This is a photo diary of my costuming "travels"; where I've learned and struggled to make historical costumes for myself. They're not always pretty, but always fun. And I want to share with others what I learn along the way. **You can find me on Facebook, or have my posts delivered to your email by signing up at the lower part of the right column.**



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HI, my name is Val. I'm a Past President & member of the San Diego Costume Guild,Costumer's Guild West in Los Angeles, and Orange County Costume Guild, & a representative of the San Diego History Center, and an honorary member of SITU (Someplace in Time, Unlimited) in Seattle. I make my own historical costumes but don't sell any unless I get tired of it.The eras I've made so far are 1770 up to 1918. My favorite is the 1880s bustle.

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Sunday, January 19, 2014

The 1830s Project: Part 4- Debunking Scary Piping

Yes, it’s tedious. Yes, it adds more time to making your gown. And it’s something you have to remember to do each time. But what a difference it makes!
I’ve never been taught how to do this but I’ve read some instructions and looked at pictures. I’m still not sure if I do it the *right* way but I figured out a way *I* can do it. And it looks good.

My first attempt was sadly quite bad. I have no photos to show just how bad. Then I tried my cheater method and I thought Hey! This is not bad at all and it wasn’t much work. This was my first attempt on an 1850s gown. It’s between the bodice and sleeve. Looks just like piping, right? It’s not. Just before I sewed the sleeve on I pulled a tuck back on the bodice seam allowance and stitched it, then sewed the sleeve on. This fabric was silk taffeta with a heavy cotton flatling so it had a little bulk. I imagine on lighter weight fabrics that might not work. So I was going to have to learn how to do it the proper way.
I’m better at seeing something done on a video rather than reading about it so I dug around and found this video. http://www.ehow.com/videos-on_4525_sewing-piping.html  Each photo has a link to that segment’s video.
These are the two cords I’m using. The Sugar ‘n Cream yarn, purchased at Michael’s, was what I used for doing my corded petticoat and comes highly recommended. I felt that it was a little narrow and soft for my bodice cording and instead bought the cotton cording next to it in the upholstery section of JoAnn’s Fabrics. Neither are very expensive.
Earlier I showed a few photos of how I was doing my piping on Cranberry but not how I sewed it on. So here is a step by step on how I came up with doing it. This one was just sewn in a folded over edge of a piece of fabric & afterwards I trimmed it down. Later I just cut strips of fabric 2” wide and stuck the cord in the middle.  My fabrics were leftovers cut along the selvedge edge. Someone might recommend using bias cut but this seemed to work just as well and I can use leftovers.
I pinned along the cord, then I sewed as closely and tightly to it as I could using my zipper foot.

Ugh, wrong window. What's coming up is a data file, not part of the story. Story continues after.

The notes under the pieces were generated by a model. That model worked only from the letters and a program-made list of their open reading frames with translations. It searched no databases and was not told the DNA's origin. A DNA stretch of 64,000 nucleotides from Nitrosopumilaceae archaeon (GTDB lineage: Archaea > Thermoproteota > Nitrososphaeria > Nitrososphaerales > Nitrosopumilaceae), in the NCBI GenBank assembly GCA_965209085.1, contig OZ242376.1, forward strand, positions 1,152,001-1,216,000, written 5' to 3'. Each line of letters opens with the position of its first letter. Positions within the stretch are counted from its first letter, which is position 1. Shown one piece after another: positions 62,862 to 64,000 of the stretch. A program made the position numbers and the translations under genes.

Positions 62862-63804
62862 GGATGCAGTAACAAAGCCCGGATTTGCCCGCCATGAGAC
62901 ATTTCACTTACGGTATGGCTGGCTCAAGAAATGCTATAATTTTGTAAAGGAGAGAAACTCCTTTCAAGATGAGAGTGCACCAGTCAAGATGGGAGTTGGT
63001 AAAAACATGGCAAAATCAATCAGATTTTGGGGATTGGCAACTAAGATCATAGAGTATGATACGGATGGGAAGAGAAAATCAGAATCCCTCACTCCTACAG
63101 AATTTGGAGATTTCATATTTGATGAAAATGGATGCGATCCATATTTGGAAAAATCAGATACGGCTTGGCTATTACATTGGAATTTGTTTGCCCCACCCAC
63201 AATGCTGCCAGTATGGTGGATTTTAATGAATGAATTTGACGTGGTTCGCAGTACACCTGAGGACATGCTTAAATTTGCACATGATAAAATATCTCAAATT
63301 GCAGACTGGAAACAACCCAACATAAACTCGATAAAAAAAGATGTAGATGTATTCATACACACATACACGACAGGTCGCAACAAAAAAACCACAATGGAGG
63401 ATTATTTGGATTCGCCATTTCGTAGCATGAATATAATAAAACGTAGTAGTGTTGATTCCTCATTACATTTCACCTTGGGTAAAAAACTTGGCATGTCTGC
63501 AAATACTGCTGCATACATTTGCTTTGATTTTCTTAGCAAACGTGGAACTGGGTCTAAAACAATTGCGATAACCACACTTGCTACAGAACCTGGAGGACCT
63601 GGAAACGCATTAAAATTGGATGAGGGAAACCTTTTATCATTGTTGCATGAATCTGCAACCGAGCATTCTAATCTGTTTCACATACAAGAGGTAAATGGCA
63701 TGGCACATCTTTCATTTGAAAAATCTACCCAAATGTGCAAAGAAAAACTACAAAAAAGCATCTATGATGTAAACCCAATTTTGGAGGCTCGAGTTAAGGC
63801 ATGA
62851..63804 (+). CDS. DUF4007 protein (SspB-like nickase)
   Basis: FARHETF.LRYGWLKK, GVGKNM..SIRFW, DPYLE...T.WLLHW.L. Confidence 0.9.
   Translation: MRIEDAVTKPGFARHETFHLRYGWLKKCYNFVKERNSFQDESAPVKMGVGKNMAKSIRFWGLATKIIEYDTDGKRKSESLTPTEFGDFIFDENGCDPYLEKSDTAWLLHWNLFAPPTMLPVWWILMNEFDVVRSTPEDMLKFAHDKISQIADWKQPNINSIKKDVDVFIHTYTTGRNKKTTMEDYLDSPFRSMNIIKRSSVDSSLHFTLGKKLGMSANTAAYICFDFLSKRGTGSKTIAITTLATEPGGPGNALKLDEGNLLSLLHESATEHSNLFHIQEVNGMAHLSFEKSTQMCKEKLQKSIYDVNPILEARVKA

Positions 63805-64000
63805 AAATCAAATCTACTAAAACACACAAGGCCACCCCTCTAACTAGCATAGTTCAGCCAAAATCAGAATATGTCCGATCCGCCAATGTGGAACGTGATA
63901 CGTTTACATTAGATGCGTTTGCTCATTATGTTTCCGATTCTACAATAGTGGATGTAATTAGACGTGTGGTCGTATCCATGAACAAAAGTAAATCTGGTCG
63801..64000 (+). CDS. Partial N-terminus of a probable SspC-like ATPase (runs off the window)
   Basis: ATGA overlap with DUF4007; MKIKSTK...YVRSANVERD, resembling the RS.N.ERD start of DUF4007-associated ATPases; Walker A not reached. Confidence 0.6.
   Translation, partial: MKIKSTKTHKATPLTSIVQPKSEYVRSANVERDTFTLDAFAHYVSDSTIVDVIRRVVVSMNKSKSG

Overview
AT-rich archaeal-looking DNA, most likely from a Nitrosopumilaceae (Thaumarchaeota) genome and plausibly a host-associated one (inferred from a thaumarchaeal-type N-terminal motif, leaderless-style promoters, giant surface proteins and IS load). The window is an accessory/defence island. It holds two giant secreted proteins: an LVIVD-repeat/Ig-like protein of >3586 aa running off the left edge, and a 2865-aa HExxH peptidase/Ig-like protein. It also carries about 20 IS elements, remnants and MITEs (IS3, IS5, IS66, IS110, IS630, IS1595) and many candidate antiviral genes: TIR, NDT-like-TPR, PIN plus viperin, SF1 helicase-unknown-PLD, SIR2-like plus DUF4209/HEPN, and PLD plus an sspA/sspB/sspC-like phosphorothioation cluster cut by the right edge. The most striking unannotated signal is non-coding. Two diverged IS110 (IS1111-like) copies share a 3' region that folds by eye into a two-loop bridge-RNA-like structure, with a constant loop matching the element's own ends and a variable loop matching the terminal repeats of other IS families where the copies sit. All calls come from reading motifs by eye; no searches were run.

This is from my black fabric but I trimmed the fabric down so it was half an inch from the stitch line of the cord. 
Now here’s the method I came up with. My seams are ALL 1/2 inch so if you’re using the 5/8 inch you would need to adjust for that. It will still work the same. I lined up the edge of my piping strip to the edge of my seam, right sides together and machine basted it on using my zipper foot. My finger is pointing to the pin that shows where I’m basting it.
I always have a bit of green tape on my machine showing the 1/2 inch I should be at.
 
Next I laid the other half of my fabric, in this case my skirt, right sides together matching the edges. I sewed my usual 1/2 inch seam again with my zipper foot snug up against the piping which you can see and feel as you go.
And voila! Piping!










I’m able to easily use this to finish the edge of my neckline without even having to do a facing by trimming  a bit of the seam allowance and folding the edge of the piping over and turning the edge about 1/4 inch under and slip-stitiching it down.
Here are some of my finished edges. Yes, I did decide to add some lace to the neckline of Cranberry. I found some in my stash that didn’t need tea dying.


It was normal for this time period of 1830s to also have piping down the center front seam but since I was doing some big adjustments on it I didn’t see a way I could do that at the time.


 Now back to work.
  
~ Val
ETA: If you'd like to see how another expert does this, check out Andrea Schewe's blog, especially for doing curved areas. 





5 comments:

  1. Gasp and away!!! I ADORE the blue cotton print!!! Swoon!!! Hmmmm....gets me to thinking! Thank you for posting this! It will come in handy!! Everything looks grand!!

    Blessings!
    Gina

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  2. Dear Val,
    Yep, that's pretty much how I pipe too. Good call on not bothering with bias cut if you don't have it. Our forebears were practical, even when unpractically trimming the heck out of their dresses :}

    Very best,

    Natalie

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    Replies
    1. Natalie, that's exactly what I was thinking, that they would have tried to use all the fabrics and not waste any.
      Val

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  3. Nice post Thank you very much. Your posting is very great.

    ReplyDelete

I would love to hear if this was any help to you. Pretty please!